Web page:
For months, the media has sensationalized the sale of the Immaculate Hear of Mary Sisters’ former convent to urban developer Dana Hollister. Los Angeles County Superior Judge James Chaflant ruled the sale invalid July 30.
With upcoming hearings about the future of the convent scheduled this fall, Angelus News gave three of the five sisters who haven’t been heard a chance to speak for themselves.
“I feel that people are more sacred than the ground of the villa,” said Immaculate Heart of Mary Sister Jean-Marie Dunne. “The archbishop has counsel. ... We feel that he knows more about the two people. To me, it doesn’t make any sense — all this hullabaloo about the TV and everything. They don’t represent the Immaculate Heart community at all — they do not.”
The archdiocese initiated legal action June 19 to protect the sisters by seeking to nullify the “unauthorized” transaction with Hollister. In a recent deposition, Hollister confirmed that she took possession of the Waverly Drive property for $100,000 (of which the sisters received only $44,000), and the balance of $9.9 million in a non-recourse promissory note, with no payments for three years.
Sister Marie Victoriano explained that when the sisters amended their articles for incorporation, the rules, regulations and disciplines of the congregation will be a part of the articles of the incorporation.
“That makes the archbishop or the Holy See the only authority for the sisters,” she said. “I think that this should not have happened. The sisters of whoever is informing them do not have a right to sell the property.”
The archdiocese contended that the sale violates the California law protecting the elderly from transactions that are not in their best interest — the five surviving Immaculate Heart of Mary sisters are between 77 and 88 years of age.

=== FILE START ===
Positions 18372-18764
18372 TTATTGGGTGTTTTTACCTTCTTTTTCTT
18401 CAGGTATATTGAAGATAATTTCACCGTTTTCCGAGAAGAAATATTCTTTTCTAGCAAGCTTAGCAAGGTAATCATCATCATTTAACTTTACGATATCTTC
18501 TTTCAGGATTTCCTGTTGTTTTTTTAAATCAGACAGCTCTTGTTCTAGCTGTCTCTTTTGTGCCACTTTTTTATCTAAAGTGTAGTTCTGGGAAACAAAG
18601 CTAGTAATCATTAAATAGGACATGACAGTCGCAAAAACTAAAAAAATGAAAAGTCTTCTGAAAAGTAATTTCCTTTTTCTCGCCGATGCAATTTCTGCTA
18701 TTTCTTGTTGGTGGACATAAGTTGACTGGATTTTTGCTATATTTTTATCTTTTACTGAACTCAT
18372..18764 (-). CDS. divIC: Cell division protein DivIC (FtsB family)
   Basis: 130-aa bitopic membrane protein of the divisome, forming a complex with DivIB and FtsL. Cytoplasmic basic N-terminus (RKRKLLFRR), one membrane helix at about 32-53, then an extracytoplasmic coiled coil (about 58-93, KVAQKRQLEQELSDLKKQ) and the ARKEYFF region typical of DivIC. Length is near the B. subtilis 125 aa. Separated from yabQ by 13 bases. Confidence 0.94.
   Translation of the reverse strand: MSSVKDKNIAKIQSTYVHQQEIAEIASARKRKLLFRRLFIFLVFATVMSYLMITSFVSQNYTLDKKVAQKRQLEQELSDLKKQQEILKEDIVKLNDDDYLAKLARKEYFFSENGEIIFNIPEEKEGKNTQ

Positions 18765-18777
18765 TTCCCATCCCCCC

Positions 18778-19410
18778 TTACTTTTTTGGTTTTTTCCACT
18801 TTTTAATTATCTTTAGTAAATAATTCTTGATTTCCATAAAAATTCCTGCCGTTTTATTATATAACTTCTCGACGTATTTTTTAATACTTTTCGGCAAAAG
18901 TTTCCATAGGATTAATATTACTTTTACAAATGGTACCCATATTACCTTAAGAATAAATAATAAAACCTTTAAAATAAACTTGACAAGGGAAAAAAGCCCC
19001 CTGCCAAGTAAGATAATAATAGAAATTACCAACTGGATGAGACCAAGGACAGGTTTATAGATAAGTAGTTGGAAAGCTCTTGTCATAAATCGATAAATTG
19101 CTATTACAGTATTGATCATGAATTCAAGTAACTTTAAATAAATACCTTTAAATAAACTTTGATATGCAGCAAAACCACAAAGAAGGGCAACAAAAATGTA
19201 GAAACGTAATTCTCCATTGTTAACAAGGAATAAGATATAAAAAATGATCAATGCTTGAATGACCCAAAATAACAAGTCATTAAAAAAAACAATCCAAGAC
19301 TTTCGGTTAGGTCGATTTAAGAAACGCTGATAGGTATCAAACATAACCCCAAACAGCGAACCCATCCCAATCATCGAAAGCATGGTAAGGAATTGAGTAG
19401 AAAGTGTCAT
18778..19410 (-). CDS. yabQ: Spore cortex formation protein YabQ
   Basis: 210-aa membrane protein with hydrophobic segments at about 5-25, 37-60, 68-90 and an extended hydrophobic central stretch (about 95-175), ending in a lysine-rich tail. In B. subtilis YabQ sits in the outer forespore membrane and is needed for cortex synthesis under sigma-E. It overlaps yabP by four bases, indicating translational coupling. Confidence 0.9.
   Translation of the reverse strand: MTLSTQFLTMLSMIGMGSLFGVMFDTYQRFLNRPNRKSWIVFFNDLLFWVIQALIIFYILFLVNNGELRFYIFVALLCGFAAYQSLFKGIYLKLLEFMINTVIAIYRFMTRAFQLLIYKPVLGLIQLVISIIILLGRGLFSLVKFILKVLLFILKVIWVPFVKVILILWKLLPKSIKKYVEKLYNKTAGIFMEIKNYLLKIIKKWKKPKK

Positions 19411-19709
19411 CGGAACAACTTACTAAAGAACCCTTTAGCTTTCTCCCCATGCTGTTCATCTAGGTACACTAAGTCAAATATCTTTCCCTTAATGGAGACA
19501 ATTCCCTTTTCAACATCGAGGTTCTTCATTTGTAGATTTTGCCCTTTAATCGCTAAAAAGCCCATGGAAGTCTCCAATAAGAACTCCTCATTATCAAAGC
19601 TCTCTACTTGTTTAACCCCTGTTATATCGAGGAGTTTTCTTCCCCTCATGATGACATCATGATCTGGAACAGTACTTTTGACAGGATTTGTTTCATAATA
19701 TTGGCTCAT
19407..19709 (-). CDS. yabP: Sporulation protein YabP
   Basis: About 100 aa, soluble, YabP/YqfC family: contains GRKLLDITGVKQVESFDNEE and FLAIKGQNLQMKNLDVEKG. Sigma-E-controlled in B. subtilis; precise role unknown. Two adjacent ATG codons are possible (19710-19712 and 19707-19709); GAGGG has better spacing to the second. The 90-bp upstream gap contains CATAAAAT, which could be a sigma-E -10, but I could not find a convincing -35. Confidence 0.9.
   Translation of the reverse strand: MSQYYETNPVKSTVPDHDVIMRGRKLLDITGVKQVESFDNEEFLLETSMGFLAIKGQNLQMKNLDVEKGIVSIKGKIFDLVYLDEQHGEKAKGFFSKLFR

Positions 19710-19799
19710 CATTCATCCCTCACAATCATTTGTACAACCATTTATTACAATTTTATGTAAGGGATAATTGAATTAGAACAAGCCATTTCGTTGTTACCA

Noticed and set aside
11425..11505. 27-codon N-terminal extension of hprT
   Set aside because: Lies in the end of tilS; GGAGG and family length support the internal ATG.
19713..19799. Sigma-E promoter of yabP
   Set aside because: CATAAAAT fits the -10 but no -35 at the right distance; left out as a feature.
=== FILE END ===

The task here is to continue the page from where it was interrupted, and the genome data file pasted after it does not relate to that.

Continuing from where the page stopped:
Sister Jean-Marie said there was a mix up from the beginning because the sisters couldn’t sell without Archbishop José H. Gomez consent, and neither could he sell without the sisters’ consent.
“So all this wasting of money on lawyers and wasting everybody’s time, I just think it’s ridiculous,” she said.
Because the loan is non-recourse, it does not require payment after the three years, the archdiocese explained in a recent statement. As such, if Hollister were unable to pay the remaining $9.9 million, the only remedy to get the property back would be foreclosure and the sisters would have to pay the related legal costs.
Other points of contention include the archdiocese’s lease of the buildings on the property for the priests’ house of prayer, which has a remaining term of 77 years, and Hollister’s reported plan to convert the villa property into a boutique hotel.
Judge Chalfant set another hearing for Sept. 15 and ordered the lawyers to prepare proposals detailing possible remedies that would most benefit the five sisters. He said that Hollister may remain in possession of the property pending the hearing, but ordered her to pay $25,000 a month rent and stipulated that she cannot sell, lease or modify the property in the interim.
Sister Marie Victoriano would like it to be resolved as soon as possible, and the decision should be respected.
“The Villa is beautiful. I thank God that I stayed there,” she said. “We are all of us sisters about 80, we are a few steps toward eternity. The financial problems we should leave to the archbishop and to the archdiocese. All we have to think of is how our union with our Lord, to pray for the problems of our family, our country and our world. … The greatest treasure — which is eternity — should be foremost in our heart, in our mind, that is it.”